§ The Secretary of State for the Home Department and Lord Privy Seal (Mr. R. A. Butler)
Yes, Sir. The business for next week will be as follows:
MONDAY, 1ST JULY AND TUESDAY, 2ND JULY—We shall resume the Committee stage of the Finance Bill.
WEDNESDAY, 3RD JULY—It is hoped to conclude the Committee stage of the Finance Bill by 7 o'clock.
The House is no doubt aware that the Deputy Chairman of Ways and Means has already set down an opposed Private Bill—the Liverpool Corporation Bill [Lords]—for consideration at 7 o'clock on that evening.
Consideration of the Motion to approve the White Fish and Herring Industries (Conversion Grants) Scheme.
THURSDAY, 4TH JULY—Report stage of the Coal Mining (Subsidence) Bill.
Committee and remaining stages of the Winfrith Heath Bill.
FRIDAY, 5TH JULY—Conclusion of the Report stage of the Coal Mining (Subsidence) Bill, if not already concluded, and Third Reading.
In addition to the business already announced, we hope it will be agreeable to the House to take tonight the Committee and remaining stages of the Superannuation Bill.
§ Mr. Gaitskell
I understand that the remaining stages of the Superannuation Bill are almost entirely formal and, as the Bill is urgently required, the Opposition are prepared to agree to the right hon. Gentleman's proposal on it.
In view of the fact that the safety and lives of many of our folk in 424 Cyprus are dependent upon the continuance of the uneasy truce in the island, may I ask the right hon. Gentleman whether he can say when the House can have an opportunity to discuss a more permanent solution to this grievous problem?
§ Mr. Butler
As the hon. Lady knows, there was an interchange at Question Time with my right hon. Friend the Colonial Secretary, but I realise that there is anxiety on this matter in the House. All I can do is to undertake to discuss it with my right hon. Friend.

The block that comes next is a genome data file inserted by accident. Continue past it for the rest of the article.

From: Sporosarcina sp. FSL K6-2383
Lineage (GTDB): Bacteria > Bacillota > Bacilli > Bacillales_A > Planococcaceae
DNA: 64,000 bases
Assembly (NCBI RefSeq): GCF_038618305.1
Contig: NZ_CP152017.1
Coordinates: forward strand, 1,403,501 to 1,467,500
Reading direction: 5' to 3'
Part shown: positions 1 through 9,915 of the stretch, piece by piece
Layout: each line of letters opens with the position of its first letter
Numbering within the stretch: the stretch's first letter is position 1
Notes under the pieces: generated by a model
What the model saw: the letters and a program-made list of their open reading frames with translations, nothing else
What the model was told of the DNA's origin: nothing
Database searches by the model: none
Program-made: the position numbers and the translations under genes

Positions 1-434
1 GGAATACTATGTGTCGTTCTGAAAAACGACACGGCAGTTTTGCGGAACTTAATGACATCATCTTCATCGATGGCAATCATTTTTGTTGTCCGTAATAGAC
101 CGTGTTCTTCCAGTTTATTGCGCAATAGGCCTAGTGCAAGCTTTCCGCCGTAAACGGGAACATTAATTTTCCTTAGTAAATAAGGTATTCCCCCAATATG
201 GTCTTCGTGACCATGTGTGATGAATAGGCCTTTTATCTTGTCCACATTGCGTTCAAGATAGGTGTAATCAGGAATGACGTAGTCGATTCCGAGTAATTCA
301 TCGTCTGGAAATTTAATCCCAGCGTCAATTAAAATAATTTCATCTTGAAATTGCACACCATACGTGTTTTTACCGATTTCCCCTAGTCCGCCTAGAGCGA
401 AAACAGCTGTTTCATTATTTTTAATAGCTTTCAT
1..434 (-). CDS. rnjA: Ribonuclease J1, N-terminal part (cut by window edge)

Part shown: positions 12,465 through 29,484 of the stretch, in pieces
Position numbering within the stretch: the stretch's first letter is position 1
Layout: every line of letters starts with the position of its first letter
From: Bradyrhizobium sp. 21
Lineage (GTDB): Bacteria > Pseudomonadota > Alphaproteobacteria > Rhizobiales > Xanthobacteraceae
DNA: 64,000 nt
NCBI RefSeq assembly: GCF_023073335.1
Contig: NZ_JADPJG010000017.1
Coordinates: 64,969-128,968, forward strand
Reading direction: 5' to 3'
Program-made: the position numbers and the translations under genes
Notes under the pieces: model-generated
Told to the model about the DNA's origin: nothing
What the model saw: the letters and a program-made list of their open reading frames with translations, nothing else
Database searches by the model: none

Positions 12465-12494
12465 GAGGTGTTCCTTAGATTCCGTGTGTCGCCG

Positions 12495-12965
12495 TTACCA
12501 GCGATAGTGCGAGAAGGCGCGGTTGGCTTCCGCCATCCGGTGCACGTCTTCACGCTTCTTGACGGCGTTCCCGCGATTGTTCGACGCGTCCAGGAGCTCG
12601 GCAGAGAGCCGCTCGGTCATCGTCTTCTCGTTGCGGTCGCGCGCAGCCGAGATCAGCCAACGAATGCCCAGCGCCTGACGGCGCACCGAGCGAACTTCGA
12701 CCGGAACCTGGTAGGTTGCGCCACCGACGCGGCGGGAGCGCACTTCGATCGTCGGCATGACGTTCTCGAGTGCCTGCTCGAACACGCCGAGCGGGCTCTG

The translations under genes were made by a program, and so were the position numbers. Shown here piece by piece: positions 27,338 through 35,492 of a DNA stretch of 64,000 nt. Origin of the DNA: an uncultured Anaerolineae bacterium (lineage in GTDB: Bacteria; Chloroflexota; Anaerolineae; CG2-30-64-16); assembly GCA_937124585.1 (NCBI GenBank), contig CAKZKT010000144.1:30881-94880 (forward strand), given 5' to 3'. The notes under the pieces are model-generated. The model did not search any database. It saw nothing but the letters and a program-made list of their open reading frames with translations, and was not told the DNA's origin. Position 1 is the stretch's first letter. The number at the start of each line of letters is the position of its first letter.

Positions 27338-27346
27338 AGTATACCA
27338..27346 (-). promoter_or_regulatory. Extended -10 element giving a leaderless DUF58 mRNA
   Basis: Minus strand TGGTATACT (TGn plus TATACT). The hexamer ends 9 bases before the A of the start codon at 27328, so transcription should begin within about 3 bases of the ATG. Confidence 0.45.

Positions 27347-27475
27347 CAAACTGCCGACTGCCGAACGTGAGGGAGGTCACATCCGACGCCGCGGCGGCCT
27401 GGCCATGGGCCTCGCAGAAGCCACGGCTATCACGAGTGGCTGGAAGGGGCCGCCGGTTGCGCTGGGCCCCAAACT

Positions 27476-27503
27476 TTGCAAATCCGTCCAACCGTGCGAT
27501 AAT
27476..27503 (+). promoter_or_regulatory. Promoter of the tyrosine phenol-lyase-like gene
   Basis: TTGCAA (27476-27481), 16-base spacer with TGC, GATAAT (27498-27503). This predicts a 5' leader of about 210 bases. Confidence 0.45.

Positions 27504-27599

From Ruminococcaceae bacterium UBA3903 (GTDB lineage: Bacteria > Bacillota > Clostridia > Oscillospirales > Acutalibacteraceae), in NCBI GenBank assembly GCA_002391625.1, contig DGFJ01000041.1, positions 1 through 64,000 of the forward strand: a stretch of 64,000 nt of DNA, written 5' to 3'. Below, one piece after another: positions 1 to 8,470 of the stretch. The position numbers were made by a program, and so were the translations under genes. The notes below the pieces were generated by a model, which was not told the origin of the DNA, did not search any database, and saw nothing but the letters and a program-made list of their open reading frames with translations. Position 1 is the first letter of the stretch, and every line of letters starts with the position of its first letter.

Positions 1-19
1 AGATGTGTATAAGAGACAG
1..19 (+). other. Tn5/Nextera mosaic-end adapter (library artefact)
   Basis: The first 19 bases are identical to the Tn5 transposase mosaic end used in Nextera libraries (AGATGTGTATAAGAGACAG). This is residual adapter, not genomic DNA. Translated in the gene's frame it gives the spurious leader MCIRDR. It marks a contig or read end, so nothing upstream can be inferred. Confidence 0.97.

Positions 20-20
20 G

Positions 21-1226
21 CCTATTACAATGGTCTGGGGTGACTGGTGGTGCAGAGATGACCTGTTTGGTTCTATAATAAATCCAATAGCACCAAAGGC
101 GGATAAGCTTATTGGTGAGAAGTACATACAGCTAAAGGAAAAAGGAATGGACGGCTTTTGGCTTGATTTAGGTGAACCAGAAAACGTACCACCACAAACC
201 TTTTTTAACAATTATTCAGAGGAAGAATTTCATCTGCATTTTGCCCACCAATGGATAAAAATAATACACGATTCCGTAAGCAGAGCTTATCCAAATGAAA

§ Mr. Hamilton
Can the right hon. Gentleman give any assurance that the Government will find time between now and the Summer Recess for some debate, whether a full or a half-day, on the United Nations Report on events in Hungary late last year?
§ Mr. Butler
I cannot give any undertaking, but I will make a note of what the hon. Member has said.
§ Mr. Blenkinsop
Will any arrangement be made for the House to discuss the very important Royal Commission Report on Mental Illness and Mental Deficiency?
§ Mr. Butler
I do not know whether we shall have time before we rise in August, but this is a matter on which we are at present consulting. It is of the utmost importance. I will bear in mind that the House must have an opportunity of considering it before there is any question of the Government having to make up their mind on action.
§ Mr. Gower
In view of the fact that there has been a period of greater stability in the cost of living in recent months, may I ask my right hon. Friend whether there will be an opportunity at an early date to discuss the increase in coal charges and the possibility of increases in postal charges, which have come as a great shock to public opinion?
§ Mr. Fernyhough
Can the Leader of the House say when the necessary legislation to give Parliamentary sanction to 425 the increases of pay which the judges are already receiving is to be brought before the House? What is causing the delay?
§ Mr. Nabarro
If I did so, Mr. Speaker, I humbly apologise. There was so much noise going on on the Front Bench opposite. May I start the question again?
My right hon. Friend the Leader of the House will recall that I asked him, fourteen days ago, whether it would be possible to have a debate this year, within a reasonable time of the publication of the Report and Accounts of the National Coal Board, instead of waiting for a period of six or eight months before the debate took place. Can my right hon. Friend say, therefore, whether the three days allotted to the nationalised industries will form the subject of debate before we rise in August?
§ Mr. Butler
There will be a real difficulty in fitting in a day and we must try to see what can be done. I realise that my hon. Friend wishes to consider this matter in relation to the publication of the Report and not too late. Further than that I cannot go today.
§ Mr. Shinwell
Do I understand from the reply that the Leader of the House gave to my hon. Friend the Member for Jarrow (Mr. Fernyhough) about judges' salaries that these gentlemen are receiving the increases of salary arranged for them without the necessary legislation? Does not that mean that this is an illegal act? If so, ought not the Government to be indemnified for having provided increases of salary without legislation? What is the cause of this? If that can be arranged in the case of judges, could it not be arranged for hon. Members, who are rather more impoverished?
§ Mr. Speaker
That may be a very important matter, but it is not a question on next week's business.